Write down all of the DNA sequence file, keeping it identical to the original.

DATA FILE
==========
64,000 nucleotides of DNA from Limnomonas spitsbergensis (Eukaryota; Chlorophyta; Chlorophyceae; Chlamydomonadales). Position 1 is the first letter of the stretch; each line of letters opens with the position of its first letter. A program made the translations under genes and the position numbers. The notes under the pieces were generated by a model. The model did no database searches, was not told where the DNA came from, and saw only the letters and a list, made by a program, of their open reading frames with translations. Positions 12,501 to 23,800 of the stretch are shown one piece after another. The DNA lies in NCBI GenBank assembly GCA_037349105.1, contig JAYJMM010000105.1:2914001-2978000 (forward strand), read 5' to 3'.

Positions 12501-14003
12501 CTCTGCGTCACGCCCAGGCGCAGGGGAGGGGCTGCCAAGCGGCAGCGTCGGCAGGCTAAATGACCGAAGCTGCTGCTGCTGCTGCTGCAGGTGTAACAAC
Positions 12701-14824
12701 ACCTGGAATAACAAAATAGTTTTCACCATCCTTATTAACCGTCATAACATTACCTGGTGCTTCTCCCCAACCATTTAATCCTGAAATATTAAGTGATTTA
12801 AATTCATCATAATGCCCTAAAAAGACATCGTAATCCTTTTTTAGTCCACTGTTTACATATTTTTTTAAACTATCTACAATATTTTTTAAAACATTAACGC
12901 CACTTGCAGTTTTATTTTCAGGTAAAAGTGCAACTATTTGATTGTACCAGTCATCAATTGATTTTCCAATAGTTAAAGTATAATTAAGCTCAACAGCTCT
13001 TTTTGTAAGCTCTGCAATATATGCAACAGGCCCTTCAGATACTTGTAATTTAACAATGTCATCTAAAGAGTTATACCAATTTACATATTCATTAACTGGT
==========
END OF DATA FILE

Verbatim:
64,000 nucleotides of DNA from Limnomonas spitsbergensis (Eukaryota; Chlorophyta; Chlorophyceae; Chlamydomonadales). Position 1 is the first letter of the stretch; each line of letters opens with the position of its first letter. A program made the translations under genes and the position numbers. The notes under the pieces were generated by a model. The model did no database searches, was not told where the DNA came from, and saw only the letters and a list, made by a program, of their open reading frames with translations. Positions 12,501 to 23,800 of the stretch are shown one piece after another. The DNA lies in NCBI GenBank assembly GCA_037349105.1, contig JAYJMM010000105.1:2914001-2978000 (forward strand), read 5' to 3'.

Positions 12501-14003
12501 CTCTGCGTCACGCCCAGGCGCAGGGGAGGGGCTGCCAAGCGGCAGCGTCGGCAGGCTAAATGACCGAAGCTGCTGCTGCTGCTGCTGCAGGTGTAACAAC
Positions 12701-14824
12701 ACCTGGAATAACAAAATAGTTTTCACCATCCTTATTAACCGTCATAACATTACCTGGTGCTTCTCCCCAACCATTTAATCCTGAAATATTAAGTGATTTA
12801 AATTCATCATAATGCCCTAAAAAGACATCGTAATCCTTTTTTAGTCCACTGTTTACATATTTTTTTAAACTATCTACAATATTTTTTAAAACATTAACGC
12901 CACTTGCAGTTTTATTTTCAGGTAAAAGTGCAACTATTTGATTGTACCAGTCATCAATTGATTTTCCAATAGTTAAAGTATAATTAAGCTCAACAGCTCT
13001 TTTTGTAAGCTCTGCAATATATGCAACAGGCCCTTCAGATACTTGTAATTTAACAATGTCATCTAAAGAGTTATACCAATTTACATATTCATTAACTGGT